In 2005, I published "The Forgotten `Repatriation' of Persons of Mexican Ancestry and Lessons for the `War on Terror,'" which I initially delivered as a lecture at Pace Law School:
My remarks, titled “The Forgotten ‘Repatriation’ of Persons of Mexican Ancestry and Lessons for the ‘War on Terror,’” begin with a forgotten historical incident that spanned a decade and end with the time in which we live. I refer to the “forgotten ‘repatriation’” because many Americans have not heard of the forced removal of approximately one million persons—U.S. citizens as well as noncitizens—of Mexican ancestry from the United States during the Great Depression. This is true despite the fact that the number of repatriates dwarfed by about tenfold the number of persons of Japanese ancestry who were interned by the United States government during World War II. Unfortunately, the lack of awareness of the repatriation is consistent with the general invisibility of Latina/o civil rights deprivations throughout much of U.S. history.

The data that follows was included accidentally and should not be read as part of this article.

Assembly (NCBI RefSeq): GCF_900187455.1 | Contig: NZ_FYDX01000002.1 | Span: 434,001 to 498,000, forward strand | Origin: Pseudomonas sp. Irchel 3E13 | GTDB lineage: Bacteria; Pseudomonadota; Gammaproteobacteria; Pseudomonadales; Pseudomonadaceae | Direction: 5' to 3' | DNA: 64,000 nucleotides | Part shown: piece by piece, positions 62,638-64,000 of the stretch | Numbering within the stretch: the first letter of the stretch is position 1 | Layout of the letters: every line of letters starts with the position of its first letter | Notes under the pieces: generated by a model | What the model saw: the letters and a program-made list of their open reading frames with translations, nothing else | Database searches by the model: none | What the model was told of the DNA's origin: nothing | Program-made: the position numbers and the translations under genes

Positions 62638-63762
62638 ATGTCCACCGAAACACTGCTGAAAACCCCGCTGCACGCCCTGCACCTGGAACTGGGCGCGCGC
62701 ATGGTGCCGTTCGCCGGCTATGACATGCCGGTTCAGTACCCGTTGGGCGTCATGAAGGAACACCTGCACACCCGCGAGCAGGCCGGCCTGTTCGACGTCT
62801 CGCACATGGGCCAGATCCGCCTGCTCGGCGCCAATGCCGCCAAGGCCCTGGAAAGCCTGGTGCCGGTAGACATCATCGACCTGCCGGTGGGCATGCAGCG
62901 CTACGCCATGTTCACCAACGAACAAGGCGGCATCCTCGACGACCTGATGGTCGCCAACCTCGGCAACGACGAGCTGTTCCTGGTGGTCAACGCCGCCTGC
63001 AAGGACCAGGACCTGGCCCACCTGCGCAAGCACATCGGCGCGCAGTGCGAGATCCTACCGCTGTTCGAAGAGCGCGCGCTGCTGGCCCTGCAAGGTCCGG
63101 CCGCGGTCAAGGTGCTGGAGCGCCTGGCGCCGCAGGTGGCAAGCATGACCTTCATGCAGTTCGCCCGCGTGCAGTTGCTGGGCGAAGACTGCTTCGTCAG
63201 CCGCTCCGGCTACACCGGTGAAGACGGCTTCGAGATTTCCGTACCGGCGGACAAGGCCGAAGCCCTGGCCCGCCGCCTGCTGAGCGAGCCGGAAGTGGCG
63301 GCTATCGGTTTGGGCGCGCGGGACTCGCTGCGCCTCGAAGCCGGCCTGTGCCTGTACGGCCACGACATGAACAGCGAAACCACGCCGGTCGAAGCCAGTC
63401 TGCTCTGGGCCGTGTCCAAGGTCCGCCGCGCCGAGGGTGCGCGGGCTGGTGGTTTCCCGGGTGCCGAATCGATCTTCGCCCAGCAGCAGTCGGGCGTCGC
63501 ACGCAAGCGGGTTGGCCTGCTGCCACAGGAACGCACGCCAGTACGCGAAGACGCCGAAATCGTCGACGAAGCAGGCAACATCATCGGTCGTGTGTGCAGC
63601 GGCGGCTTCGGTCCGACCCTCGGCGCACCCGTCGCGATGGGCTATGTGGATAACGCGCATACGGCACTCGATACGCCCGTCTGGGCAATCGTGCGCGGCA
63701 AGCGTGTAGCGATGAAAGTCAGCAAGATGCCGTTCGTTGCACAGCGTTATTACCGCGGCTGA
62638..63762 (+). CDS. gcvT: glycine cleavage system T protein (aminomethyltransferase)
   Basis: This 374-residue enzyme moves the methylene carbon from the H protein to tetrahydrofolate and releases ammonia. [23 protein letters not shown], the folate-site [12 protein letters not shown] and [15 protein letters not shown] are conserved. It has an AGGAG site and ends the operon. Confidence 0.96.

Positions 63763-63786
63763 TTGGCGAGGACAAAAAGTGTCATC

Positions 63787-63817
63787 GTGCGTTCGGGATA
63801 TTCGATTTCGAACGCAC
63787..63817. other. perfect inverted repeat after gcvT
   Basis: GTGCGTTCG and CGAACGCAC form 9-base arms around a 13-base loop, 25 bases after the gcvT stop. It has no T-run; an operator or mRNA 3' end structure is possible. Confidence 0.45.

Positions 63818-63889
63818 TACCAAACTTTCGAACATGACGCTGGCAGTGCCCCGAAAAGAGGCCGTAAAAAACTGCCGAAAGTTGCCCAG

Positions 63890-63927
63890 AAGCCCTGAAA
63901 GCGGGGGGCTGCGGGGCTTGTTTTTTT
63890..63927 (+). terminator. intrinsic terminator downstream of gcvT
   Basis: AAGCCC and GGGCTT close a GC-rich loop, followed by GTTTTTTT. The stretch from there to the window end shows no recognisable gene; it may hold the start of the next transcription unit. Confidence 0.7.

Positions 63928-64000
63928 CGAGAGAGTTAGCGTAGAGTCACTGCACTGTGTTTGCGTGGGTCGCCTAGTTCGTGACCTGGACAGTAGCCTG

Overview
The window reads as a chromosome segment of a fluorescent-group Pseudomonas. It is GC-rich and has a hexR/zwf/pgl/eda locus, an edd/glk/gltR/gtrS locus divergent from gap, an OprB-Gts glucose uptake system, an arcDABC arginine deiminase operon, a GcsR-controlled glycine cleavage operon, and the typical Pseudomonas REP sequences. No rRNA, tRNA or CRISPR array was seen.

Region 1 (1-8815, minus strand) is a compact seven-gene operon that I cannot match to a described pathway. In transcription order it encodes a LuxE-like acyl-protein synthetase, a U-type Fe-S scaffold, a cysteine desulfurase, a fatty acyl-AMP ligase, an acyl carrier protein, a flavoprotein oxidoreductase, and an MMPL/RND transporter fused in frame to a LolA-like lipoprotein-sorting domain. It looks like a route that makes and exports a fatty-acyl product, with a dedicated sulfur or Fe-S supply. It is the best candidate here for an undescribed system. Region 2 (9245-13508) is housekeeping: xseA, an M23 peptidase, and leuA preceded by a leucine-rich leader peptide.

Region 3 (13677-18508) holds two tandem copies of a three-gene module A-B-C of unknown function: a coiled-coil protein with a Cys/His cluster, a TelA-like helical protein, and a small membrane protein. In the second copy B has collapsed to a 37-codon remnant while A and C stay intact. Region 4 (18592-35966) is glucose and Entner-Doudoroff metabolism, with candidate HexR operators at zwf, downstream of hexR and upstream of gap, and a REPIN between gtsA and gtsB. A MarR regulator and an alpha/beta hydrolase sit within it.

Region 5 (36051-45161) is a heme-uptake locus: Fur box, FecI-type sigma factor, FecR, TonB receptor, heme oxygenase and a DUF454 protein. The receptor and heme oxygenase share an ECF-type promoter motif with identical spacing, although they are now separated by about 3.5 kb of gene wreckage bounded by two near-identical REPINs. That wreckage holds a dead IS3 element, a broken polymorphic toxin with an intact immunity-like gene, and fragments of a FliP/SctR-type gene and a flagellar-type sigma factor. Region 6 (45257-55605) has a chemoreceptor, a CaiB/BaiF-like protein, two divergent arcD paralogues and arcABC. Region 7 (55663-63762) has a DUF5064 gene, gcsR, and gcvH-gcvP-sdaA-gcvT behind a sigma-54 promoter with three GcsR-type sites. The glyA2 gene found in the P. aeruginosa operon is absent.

The United States should acknowledge the repatriation campaign of the 1930s and its long and enduring impact on Mexican-Americans in this country. In a time of severe national economic crisis, the deportation campaign sought to save jobs for true “Americans” and reduce the welfare rolls by encouraging Mexicans to “voluntarily” leave the country. An economic threat had placed the nation’s future in jeopardy, caused severe economic distress for many U.S. citizens, and effectively compelled the government to act. A discrete and insular minority, the most available and vulnerable target, suffered from the government’s policy choice.